Apolipoprotein E gene, environmental risk factors, and their interactions in dementia among seniors




Little research has been conducted to explore the joint effect of apolipoprotein E (ApoE) genotypes and environmental risk factors on dementia. In this study, we examined the roles of ApoE alleles and genotypes in dementia and cognitively impaired not demented (CIND), assessed the risk of co-existing or prior health conditions (i.e. depression), family history of diseases, and lifestyle factors on dementia, and explored the interactions between genetic and environmental risk factors and their joint effects on dementia and cognitive impairment.


This is a genetic association study. A total of 1185 seniors (391 dementia, 389 CIND, and 405 cognitively intact, matched for age and gender) were selected from the Canadian Study of Health and Aging clinical assessment datasets. Multivariate logistic regression was used to explore the association between ApoE, environment risk factors, and outcomes.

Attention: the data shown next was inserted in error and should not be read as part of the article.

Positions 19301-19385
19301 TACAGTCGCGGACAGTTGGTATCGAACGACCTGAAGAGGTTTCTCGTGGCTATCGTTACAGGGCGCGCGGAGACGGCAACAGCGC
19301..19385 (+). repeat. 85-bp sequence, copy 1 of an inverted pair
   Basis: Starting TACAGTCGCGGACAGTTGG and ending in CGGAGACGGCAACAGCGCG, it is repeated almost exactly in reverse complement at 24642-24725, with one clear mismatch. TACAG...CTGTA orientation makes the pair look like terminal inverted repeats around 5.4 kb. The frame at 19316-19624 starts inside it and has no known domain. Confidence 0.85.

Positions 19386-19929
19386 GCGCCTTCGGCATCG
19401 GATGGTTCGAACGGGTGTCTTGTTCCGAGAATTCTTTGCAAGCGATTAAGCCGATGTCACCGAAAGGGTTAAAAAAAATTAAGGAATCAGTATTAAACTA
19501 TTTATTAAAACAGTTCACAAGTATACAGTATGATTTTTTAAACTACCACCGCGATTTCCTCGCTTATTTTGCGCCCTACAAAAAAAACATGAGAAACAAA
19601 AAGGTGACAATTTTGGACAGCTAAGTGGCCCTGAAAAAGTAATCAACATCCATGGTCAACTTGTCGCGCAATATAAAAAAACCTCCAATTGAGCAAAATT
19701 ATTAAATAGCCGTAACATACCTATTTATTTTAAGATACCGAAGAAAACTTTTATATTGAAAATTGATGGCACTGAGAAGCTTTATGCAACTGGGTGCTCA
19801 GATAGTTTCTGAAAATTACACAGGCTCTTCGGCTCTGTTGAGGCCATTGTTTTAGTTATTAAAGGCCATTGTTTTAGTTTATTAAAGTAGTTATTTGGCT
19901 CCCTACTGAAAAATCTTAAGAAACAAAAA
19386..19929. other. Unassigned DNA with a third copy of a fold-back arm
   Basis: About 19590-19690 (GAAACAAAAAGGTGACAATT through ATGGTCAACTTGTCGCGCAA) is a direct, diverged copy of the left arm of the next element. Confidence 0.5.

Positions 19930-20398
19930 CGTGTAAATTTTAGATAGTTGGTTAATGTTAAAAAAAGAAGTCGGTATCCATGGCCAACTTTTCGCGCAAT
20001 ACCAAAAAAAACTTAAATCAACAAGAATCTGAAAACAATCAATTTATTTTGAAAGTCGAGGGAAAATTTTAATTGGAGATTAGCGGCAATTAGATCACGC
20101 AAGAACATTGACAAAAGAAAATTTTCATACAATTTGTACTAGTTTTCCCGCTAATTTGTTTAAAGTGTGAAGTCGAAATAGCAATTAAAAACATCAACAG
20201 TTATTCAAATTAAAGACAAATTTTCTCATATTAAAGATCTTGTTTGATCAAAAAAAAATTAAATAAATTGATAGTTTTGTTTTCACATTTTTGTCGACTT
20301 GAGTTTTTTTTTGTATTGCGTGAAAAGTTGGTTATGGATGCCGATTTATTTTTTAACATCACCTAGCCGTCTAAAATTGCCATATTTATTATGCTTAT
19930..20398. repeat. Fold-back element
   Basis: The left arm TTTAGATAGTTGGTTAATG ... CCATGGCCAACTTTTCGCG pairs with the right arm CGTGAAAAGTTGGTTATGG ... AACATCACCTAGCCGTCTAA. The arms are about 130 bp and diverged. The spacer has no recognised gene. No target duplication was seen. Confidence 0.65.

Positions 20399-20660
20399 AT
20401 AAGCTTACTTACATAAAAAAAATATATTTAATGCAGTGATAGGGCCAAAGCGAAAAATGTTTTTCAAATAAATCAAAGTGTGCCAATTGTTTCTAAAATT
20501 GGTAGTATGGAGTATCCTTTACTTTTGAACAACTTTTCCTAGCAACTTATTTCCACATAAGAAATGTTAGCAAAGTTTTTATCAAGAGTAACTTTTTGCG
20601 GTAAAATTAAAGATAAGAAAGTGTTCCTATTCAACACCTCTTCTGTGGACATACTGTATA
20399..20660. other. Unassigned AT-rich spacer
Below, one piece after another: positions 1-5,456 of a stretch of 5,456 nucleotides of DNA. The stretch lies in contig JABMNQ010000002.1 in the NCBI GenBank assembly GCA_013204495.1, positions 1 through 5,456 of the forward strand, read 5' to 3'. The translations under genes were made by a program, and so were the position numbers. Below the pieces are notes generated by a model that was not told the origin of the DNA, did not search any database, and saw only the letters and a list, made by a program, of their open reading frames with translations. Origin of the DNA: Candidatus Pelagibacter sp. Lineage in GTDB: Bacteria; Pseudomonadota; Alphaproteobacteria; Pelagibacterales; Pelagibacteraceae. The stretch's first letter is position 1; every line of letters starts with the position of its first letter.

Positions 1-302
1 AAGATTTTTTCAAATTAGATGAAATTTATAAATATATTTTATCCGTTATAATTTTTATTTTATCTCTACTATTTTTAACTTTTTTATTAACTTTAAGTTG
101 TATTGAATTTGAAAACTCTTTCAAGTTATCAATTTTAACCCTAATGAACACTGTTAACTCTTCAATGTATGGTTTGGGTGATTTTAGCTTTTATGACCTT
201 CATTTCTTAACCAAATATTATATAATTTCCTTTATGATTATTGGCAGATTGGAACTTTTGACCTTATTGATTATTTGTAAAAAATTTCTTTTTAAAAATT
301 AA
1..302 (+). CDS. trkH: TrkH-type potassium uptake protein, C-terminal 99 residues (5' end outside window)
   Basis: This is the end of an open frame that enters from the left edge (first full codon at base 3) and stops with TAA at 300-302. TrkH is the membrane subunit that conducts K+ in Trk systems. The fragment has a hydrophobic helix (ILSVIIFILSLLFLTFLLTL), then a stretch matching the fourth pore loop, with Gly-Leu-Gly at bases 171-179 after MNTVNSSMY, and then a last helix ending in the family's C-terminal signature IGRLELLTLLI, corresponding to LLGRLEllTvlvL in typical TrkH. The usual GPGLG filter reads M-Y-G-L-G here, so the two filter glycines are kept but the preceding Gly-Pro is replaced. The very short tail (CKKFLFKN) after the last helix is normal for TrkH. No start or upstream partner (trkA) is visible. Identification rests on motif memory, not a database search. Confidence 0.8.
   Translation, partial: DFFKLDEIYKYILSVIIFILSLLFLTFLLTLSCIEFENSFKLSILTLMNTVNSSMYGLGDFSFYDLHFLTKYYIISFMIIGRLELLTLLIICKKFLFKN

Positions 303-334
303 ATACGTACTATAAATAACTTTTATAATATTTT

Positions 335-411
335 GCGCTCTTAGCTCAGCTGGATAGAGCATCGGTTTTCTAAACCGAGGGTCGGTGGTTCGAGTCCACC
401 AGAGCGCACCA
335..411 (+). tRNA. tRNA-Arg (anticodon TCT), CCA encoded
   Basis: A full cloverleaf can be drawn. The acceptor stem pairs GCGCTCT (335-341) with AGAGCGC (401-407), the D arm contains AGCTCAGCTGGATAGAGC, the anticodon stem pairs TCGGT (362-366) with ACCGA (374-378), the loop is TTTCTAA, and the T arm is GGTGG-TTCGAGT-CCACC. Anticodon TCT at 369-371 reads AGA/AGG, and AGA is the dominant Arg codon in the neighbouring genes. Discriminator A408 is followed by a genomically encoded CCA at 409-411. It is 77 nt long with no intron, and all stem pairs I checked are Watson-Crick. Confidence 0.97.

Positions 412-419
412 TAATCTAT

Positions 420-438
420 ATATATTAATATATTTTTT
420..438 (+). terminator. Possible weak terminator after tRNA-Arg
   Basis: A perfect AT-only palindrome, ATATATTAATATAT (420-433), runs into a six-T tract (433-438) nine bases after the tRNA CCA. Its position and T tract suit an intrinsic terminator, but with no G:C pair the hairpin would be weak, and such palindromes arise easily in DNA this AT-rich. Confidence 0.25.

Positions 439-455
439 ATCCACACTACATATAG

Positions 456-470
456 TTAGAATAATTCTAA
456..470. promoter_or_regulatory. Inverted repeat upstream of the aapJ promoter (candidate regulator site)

Participants with ApoE ε4 alleles or ε3/ε4 genotypes were at risk of dementia. More education reduced the risk of dementia or CIND. Previous health conditions (e.g. stroke) increased the risk of dementia or CIND. Regular exercise decreased the risk of CIND. ApoE ε3/ε4 genotype and baseline depression had a 7.97-fold greater risk of incident dementia after adjusting for other significant risk factors. No interactions were found in any dementia and CIND models.


More attention should be paid to assess and treat depressed older people, especially for those with ApoE ε3/ε4 genotypes. Further replication studies in different populations are warranted. Copyright © 2012 John Wiley & Sons, Ltd.